Page last updated at 10:54 GMT, Friday, 20 June 2008 11:54 UK

'Outstanding' schools on hit list

City academy
A number of academies fall below the government target

A quarter of 607 English schools the government is threatening to close were graded "good" by inspectors, and 16 were judged to be "outstanding".

Only one in 10 was regarded by Ofsted as needing intervention, analysis by the National Union of Teachers shows.

Ministers are targeting schools where less than 30% of pupils get five good GCSEs, including English and maths.

NUT leader Christine Blower said the analysis showed just how "shocking and random" this arbitrary level was.

Last week the government published a list of 638 schools that fell below this "floor target".

The union was able to check published Ofsted reports on 607 of the schools - which are to get extra funding in a "national challenge" scheme to raise their results.

Of the 31 for which no report was available, 14 - almost half - are academies.

These state-funded independent schools with sponsors drawn from churches, businesses, universities or other organisations, are the government's preferred alternative to what it sees as underperforming schools - but only in England.

But the NUT points out that there are 27 academies on the Department for Children, Schools and Families list of 638 schools.

'Headline-grabbing measure'

The union says it cannot be right that 260m of the 400m earmarked for this drive is to be spent on establishing more academies or trusts.


"It seems to me that the government has decided to junk its recent attempts to introduce a measure of sophistication into evaluating schools in favour of a crude headline-grabbing measure to try to show that it is tough on standards," said Ms Blower, the NUT's acting general secretary.

"The support outlined in the National Challenge programme will be obscured by this injustice.

"Teachers and head teachers will be very wary of wanting to join schools that could be threatened with closure.

Branding my school as weak is simplistic in the extreme and downright unfair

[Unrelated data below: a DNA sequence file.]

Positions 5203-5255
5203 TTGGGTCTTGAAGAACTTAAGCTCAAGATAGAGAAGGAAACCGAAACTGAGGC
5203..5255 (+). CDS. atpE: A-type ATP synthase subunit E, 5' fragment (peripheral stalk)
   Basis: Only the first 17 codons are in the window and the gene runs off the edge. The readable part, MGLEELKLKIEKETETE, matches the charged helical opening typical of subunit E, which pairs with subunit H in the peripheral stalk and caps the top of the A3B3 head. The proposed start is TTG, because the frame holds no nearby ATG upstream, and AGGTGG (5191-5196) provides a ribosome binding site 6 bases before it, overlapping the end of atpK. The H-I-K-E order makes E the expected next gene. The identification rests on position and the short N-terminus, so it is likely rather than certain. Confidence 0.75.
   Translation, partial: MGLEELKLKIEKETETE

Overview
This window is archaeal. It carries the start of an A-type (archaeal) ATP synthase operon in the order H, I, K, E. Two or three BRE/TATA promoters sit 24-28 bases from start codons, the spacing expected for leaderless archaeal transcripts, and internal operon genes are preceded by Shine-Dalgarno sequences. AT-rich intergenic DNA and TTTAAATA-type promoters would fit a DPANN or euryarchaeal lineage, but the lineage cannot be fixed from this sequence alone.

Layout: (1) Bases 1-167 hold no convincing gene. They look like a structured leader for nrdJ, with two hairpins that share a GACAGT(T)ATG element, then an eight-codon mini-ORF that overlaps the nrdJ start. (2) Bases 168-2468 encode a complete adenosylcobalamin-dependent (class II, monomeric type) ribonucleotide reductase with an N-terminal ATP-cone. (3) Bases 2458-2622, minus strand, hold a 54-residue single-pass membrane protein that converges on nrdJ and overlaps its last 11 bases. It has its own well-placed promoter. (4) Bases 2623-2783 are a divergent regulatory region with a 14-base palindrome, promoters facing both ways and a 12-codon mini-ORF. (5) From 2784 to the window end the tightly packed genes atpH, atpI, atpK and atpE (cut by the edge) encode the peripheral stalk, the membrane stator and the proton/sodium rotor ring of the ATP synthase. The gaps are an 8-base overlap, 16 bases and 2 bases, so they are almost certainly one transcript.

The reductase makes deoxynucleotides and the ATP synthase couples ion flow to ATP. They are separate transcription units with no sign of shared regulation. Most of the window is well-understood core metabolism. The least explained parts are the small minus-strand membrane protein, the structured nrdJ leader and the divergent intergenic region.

David Airey
Head teacher
"The NUT will not stand by and watch the vilification of school communities and the intolerable pressure put on heads and teachers as a result of the government's arbitrary actions."

School closures would be resisted and the union's members would be protected from excessive workload demands, she added.

As well as giving extra support to the schools on the list, the Department for Children, Schools and Families does say that many of the schools are on their way to having results above the 30% level.

Schools Minister Jim Knight said he was not saying these were failing schools - his own children had attended a local school which had a 27% GCSE performance but had been judged "good" by Ofsted.

It needed a little bit more support to get above 30% and was confident it would do so this year.

"But we are determined to tackle failure in the education system where we see it," he added.

Schools on the list feel damaged by what the government has done.

'Outstanding to duffer'

David Airey, head of The Charles Read High School in Lincolnshire, said his was a rural secondary in an area of academic selection - surrounded by three grammar schools and with a high-performing all girls school eight miles away.

The achievement of students is outstanding and the school sets and reaches challenging targets
Ofsted comments on Charles Read High School: Grade 1

"Despite this our numbers have increased by 48% and for the past three years our CVA score has placed us in the top 4% of all state schools in England," he told the BBC.

"In May 2007 Ofsted concluded that we were an outstanding school.

"Last year our CVA was 1031.6 but unfortunately we fell below the arbritary 30% including English and maths target for the first time in several years.

"As a result we have been named and shamed. So from outstanding head to duffer in a year!"

Local papers

He said the government seemed unwilling to look at the context.

"The local press last week used the words failing and closure in their report. Can you imagine the effect this has had on staff and pupil morale?

"What effect it will have on pupil recruitment in the future?

"It is a pity that Mr Balls' comment ... that "This is not about failing schools, there are a large number of these schools that are high-achieving, successful schools" was not made available to editors of local papers.

"Branding my school as weak is simplistic in the extreme and downright unfair."

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